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I Took This Photo for My Best Friend's Family. Then I Found Out Why.

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Dear breast cancer,

You’re a bully. You walk around like everyone is afraid of you. You think because you’re unpredictable everyone will cower in fear.

Sure, you’re scary now, but your days are numbered. There are teams of researchers across the world funneling thousands of hours and millions of dollars into curing you. What will you be then?

You really can be a jerk sometimes. Late in December, my best friend’s mother asked if I would take family portraits for them. Naturally, I agreed. Only the next month, on January 7, did I learn why I’d taken those pictures. My best friend asked me and one of our other friends to meet him for dinner. I drove over, confused as to why he would call us, seemingly on a whim, to dinner on a school night.

His mother had you, breast cancer.

Triple-negative. She started treatment shortly after I took those family portraits. Those pictures were for the bad times and the worst case.

She lost her hair. So what? Now she’s joined me in wearing baseball hats. She got to pick out a wig in her favorite hairstyle. Breast cancer, you lose. She’s fighting with every ounce of her immense strength.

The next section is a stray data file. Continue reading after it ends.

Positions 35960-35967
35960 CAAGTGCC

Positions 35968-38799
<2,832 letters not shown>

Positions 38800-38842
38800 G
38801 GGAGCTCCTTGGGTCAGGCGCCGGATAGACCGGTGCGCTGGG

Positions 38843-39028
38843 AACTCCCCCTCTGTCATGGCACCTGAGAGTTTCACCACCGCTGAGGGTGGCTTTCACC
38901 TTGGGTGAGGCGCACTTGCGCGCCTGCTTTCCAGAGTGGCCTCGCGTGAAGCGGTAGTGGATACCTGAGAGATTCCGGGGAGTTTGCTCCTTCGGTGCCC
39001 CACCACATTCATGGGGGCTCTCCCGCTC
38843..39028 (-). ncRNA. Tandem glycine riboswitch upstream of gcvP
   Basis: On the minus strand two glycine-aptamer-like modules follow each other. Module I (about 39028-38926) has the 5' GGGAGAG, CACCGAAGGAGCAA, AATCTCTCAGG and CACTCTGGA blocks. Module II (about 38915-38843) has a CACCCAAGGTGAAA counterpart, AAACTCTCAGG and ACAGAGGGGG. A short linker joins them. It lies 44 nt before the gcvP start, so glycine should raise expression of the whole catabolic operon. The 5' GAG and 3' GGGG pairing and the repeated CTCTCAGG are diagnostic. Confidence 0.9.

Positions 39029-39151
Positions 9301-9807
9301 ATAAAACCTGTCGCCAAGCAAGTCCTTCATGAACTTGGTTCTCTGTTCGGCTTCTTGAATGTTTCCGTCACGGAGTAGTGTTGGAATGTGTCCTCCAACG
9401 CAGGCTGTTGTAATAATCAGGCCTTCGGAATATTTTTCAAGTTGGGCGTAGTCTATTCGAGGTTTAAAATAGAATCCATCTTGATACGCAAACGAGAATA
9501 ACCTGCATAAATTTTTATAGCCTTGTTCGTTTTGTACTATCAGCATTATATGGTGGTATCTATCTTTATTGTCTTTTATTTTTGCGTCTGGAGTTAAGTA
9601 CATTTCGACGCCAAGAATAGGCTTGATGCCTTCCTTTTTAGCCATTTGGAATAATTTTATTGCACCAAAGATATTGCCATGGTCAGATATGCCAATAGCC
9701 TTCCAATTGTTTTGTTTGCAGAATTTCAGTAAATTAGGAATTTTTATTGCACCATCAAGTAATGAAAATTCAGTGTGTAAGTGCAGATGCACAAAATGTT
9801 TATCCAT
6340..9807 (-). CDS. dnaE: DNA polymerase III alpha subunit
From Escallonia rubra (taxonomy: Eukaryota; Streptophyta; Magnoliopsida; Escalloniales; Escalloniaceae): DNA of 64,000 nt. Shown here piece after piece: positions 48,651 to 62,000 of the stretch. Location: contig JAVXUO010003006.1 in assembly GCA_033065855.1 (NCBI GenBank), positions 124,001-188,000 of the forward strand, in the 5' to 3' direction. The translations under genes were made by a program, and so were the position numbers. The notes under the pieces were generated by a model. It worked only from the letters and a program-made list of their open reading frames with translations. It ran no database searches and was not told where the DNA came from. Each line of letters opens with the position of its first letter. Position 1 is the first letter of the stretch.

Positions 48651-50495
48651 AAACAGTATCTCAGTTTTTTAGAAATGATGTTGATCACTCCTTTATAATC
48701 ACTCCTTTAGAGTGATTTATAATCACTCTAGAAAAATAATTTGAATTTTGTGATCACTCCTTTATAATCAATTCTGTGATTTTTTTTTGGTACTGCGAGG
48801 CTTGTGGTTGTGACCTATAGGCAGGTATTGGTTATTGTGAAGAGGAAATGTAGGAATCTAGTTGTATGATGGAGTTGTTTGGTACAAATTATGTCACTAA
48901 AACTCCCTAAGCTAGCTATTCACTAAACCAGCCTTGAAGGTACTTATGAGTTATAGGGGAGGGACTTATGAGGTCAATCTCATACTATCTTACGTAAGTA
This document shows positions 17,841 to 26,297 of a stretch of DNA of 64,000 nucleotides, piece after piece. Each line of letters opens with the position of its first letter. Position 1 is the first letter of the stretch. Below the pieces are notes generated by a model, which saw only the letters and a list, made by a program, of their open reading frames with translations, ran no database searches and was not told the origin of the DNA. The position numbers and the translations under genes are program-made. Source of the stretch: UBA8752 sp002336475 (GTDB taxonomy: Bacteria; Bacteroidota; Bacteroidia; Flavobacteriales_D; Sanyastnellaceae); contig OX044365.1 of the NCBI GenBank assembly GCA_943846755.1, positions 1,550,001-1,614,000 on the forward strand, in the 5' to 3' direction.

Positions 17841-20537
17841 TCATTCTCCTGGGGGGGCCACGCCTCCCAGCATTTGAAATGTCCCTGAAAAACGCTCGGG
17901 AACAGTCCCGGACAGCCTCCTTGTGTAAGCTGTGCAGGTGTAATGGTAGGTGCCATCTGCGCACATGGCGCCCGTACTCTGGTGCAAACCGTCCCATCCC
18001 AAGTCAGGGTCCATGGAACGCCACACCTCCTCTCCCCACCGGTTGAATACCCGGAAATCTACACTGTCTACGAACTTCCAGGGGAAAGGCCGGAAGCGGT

She refuses to let me help her out without paying me — believe me, I’ve tried. She agreed to drive her son and me to a leadership conference all the way in central Oklahoma. Just the other day, I helped her ready her backyard for spring. She was before and remains today one of the strongest and most inspiring people I know.

Nothing will get her down, not even you, breast cancer. She will persevere, and you will be banished from her body. It’s a lose-lose situation for you.

There are good days and bad days for everyone involved. There are noticeable downswings in my best friend’s mood. Those are the days I redouble my efforts to help. There are certainly days when my friend’s mother feels down for the count. And there should be because aggressive treatments can be hard to take. But she always gets back up, unbroken by your petty attempts.

You must have long arms, breast cancer, because you seem to impact everyone you come into contact with. But not a single person will be beat. Everyone remains strong, even through the dark days. My friend’s mom does not fight alone. She’s surrounded by a loving and caring family, a tight-knit group of friends and a supportive community. We will not be beaten.

What are you anyways? You’re an accident of gene mutation. Something gets messed up, and then you arrive. You’re a programming error, and it’s only a matter of time until that programming is debugged. Breast cancer, you’re an insidious creature instilling fear into all sorts of people. That’s just not fair, and it will not be tolerated any longer.

My friend’s mom will beat you. People as a whole will beat you. Your days without a cure are numbered, so enjoy them while you can. You’re going down, breast cancer.


Stu Mair

Originally published: March 18, 2015
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